edited April 2018 macplusplusfastasleep
  • Reply 147 of 309
    SoliSoli Posts: 8,690member
    sdw2001 said:
    Soli said:
    sdw2001 said:
    I really think upgradability is something that people say they want more than they actually do.  Let's say a creative professional buys a $5000 Mac Pro (close to top of the line without going nuts).  He already has a display and peripherals.  How many times would he upgrade it before replacing it?  What is he actually going to upgrade beyond the RAM and maybe storage?  
    All the professionals I know that need the maximum performance available are quick to upgrade and will max it out from the start because every processing cycle translate into dollars for them. It's hard for me to wrap my head around the other argument, but I'm all for Apple supporting those users as it doesn't negatively affect my usage in any way.
    But what are they upgrading?  RAM? The video card?  No way are they replacing the processor. I’m saying that you take a maxed out Pro...how many times are you going to upgrade it in its lifespan, especially beyond RAM.  
    Perhaps I didn't communicate my point well. By "quick to upgrade and will max it out from the start" I mean they're doing so through Apple at the time of purchase when the new machines go on sale, which usually includes a higher performing CPU as a build option.
  • Reply 148 of 309
    flydogflydog Posts: 235member
    netrox said:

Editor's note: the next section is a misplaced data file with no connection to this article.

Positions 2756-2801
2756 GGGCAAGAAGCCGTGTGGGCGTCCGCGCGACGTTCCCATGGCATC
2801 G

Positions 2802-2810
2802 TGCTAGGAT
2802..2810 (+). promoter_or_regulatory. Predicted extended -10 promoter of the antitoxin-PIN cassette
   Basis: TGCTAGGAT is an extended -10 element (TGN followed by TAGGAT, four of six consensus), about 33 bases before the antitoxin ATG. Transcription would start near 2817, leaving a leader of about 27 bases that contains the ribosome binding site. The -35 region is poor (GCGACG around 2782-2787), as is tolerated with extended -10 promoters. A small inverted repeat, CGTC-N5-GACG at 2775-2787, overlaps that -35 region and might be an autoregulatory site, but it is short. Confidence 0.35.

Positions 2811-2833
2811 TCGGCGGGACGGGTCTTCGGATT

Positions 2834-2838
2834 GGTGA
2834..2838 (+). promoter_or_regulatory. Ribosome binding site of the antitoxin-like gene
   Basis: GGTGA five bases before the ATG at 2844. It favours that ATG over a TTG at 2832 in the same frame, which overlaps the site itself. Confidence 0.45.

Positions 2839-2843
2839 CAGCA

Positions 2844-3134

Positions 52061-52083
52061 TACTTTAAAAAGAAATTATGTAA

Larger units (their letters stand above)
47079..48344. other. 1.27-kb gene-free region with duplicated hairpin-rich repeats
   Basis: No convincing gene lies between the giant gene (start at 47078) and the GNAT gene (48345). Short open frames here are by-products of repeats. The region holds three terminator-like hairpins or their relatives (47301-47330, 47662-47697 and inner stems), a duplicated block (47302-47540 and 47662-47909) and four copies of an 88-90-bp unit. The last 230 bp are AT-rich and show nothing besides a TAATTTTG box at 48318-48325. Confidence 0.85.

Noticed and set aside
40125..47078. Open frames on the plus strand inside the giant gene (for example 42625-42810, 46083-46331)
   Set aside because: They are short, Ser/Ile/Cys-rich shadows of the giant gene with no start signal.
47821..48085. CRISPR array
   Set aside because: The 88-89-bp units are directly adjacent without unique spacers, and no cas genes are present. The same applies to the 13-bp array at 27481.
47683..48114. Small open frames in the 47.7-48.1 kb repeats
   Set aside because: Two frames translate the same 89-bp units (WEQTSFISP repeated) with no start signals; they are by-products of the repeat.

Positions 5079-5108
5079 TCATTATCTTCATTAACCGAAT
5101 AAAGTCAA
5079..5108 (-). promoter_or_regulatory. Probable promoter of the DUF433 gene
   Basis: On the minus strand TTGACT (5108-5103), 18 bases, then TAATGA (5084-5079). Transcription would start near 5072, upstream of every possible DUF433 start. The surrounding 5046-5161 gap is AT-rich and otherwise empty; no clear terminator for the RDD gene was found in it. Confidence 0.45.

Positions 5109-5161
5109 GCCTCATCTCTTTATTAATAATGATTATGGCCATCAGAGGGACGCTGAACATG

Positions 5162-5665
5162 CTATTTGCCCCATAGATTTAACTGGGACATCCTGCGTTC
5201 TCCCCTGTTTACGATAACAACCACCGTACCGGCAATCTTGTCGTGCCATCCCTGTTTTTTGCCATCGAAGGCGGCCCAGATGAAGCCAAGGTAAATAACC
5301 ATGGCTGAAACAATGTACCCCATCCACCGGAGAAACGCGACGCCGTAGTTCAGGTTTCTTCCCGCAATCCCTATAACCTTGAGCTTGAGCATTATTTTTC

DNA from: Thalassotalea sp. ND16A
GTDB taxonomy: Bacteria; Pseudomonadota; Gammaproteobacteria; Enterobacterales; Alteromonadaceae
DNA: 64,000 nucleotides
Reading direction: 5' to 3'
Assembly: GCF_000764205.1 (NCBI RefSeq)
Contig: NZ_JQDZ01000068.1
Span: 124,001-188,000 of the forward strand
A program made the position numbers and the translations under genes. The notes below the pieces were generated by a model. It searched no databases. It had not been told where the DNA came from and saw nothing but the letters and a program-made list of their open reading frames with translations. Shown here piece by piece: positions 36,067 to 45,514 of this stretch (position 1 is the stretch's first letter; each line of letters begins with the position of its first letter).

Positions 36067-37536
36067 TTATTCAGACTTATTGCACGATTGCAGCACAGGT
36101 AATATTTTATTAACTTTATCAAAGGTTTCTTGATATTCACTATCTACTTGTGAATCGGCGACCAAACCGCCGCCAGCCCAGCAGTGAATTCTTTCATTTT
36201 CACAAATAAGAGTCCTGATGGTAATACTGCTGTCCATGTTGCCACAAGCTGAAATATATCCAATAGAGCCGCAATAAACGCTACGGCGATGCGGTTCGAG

While it's true most of those machines don't get upgraded, it does not mean nobody does that. 
    The article already acknowledges that.  
  • Reply 149 of 309
    flydogflydog Posts: 235member
    bitmod said:

    I would argue the type of people answering your poll here are 'unlikely' to be upgraders. 

    Based on what data? Your personal hunch based on working on a micro fraction of all macs ever produced?
  • Reply 150 of 309
    bkkcanuckbkkcanuck Posts: 854member
    macxpress said:
    bkkcanuck said:
    macxpress said:
    I guess Mac people live in a different world...

    I would buy a Dell and gut it (when appropriate)... new Ram, SD drive, video cards.  Every 2 years brings such a huge boost of performance...

    Of course, upgrading laptops is limited to Ram + SD.  But upgrades are so easy in the PC world, if I move to a Mac I’d expect the same.

    I’d purchase an A series Apple laptop expecting limited upgrades, but for Pro level devices that’s unacceptable.


    The studios that purchase Mac Pro's don't have time nor do they care to tear a computer apart every 2yrs to upgrade it. Thats just nonsense and massive amounts of downtime which costs them far more than just buying a Mac, using it until it doesn't suit their needs anymore and then get a new one. I don't know if you understand the type of customers who buy these things. Its not Joe Schmo with a tower playing PUBG or something and then buying a video card in 2yrs when a better one comes out.